Becky Strabel | Staff writer
NORTHWEST WISCONSIN – The Class of 2018 is only a few months away from graduation and seniors will just become more members of the school alumni. In Somerset, however, senior Justin Rivard knows he won’t soon be forgotten, as he is leaving a bit of himself in each classroom in his district and potentially in schools throughout the Midwest and nationwide.
Rivard is the inventor of JustinKase, a door barricade device that adds protection to a room from an active shooter or intruder. Within seconds, JustinKase is installed and locked into place. The puzzle-piece-like steel plates on each end are cut to fit the door frame, and an adjustable tube allows for a 25- to 40-inch-wide door to be secured with a tight fit. The device is slid under the door and locked by turning a knob. It cannot be shot out like a lock and it is more secure than using furniture as a barricade. Rivard has yet to find anyone who was able to gain entrance when JustinKase is installed correctly.
Police can tell that a room is secured with JustinKase because the plates are visible on the outside of the room. Currently, the device can only be used on inward-swinging doors but an outward-swinging barricade is in development along with a convenient way to store JustinKase. In all reality, Rivard hopes that the barrier never has to be used but is available just in case.
Rivard was 15 years old when he and other students in their high school shop class were challenged to design a device to increase school safety. After researching different products and making modifications to his prototype, he has been able to offer the JustinKase for sale. Each device can be bought for $100, and his own school Spartans were the first to place a schoolwide order. He and his father personally delivered the rest of the Grantsburg School District’s 100-piece order last week to Superintendent Joni Burgin and High School Principal Josh Watt.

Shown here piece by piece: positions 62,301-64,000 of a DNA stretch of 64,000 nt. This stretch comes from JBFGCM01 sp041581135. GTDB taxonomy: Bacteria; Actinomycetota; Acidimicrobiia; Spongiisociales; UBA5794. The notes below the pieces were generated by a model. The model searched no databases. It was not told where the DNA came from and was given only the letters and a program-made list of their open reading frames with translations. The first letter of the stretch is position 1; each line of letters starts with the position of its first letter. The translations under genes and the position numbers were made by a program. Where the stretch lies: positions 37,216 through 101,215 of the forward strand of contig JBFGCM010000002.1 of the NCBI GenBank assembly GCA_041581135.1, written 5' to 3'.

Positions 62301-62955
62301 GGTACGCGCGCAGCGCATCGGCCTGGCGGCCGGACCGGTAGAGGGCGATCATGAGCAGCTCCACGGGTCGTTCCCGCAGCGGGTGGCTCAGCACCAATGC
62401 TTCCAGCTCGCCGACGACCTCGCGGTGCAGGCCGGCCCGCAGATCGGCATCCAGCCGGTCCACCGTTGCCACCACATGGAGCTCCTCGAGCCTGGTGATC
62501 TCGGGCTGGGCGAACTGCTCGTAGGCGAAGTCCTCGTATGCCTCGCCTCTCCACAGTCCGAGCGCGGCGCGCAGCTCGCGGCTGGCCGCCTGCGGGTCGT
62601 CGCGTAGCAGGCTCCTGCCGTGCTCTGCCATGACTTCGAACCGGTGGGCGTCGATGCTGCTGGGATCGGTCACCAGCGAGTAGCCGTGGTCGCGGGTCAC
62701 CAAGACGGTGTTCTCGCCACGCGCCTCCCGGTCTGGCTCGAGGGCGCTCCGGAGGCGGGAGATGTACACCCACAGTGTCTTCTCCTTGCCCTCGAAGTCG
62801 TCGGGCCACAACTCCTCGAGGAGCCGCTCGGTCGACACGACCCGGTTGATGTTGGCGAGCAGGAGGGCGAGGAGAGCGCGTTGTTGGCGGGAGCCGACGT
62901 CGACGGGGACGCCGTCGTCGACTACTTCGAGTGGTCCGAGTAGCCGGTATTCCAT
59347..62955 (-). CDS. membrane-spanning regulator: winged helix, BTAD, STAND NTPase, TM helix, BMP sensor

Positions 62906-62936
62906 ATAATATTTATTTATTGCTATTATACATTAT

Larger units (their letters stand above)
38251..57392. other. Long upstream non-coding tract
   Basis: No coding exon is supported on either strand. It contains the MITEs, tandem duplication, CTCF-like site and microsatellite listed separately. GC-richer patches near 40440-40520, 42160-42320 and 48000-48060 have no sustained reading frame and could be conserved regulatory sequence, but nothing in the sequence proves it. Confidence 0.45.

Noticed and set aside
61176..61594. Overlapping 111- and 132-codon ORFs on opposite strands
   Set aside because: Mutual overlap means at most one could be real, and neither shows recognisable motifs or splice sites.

Justin Rivard has local connections to Burnett County as his grandparents are Marvin and Janet Rivard who owned the Bashaw Lake Resort in the Town of Dewey in the late 1990s. Marvin is a brother to area resident Eileen Thiex. Justin is a cousin to Travis and Trevor Thiex who work for local law enforcement agencies.
A need was found after Rivard participated in an ALICE (Alert, Lockdown, Inform, Counter, Evacuate) active shooter response training session.
“At our school, we were told to take whatever you can move in a room and use it to block the door. We saw that wasn’t secure enough and took a lot of time and people to put in place.”
The classroom assignment started in a department that many school districts have cut funding for, but working on this project has taught Rivard many valuable lessons.
“My reputation is on the line. I need to make a product that people can trust, and customers have to be satisfied. I also see that I have a purpose and I realize the lessons that are taught in school have real-life uses.”
He is also reinforcing other lessons, like negotiation, budgeting, public speaking and mastering welding. Rivard is working with a steel fabrication business in East Farmington that cuts the steel plates that are used as the base of the system. Many connections are being established through the project.
Rivard recommends that businesses only order one device at first to guarantee that the base plate is appropriate for the doors of the building. Custom plates are available as needed. Delivery can be expected in two to four weeks and orders can be placed at dominatesafety.com. Many people have wanted a way to gift a JustinKase or donate money to an organization that is in need of the device; this option is available on the site.
Rivard will be joining the Army in July and will be turning over his business to his father.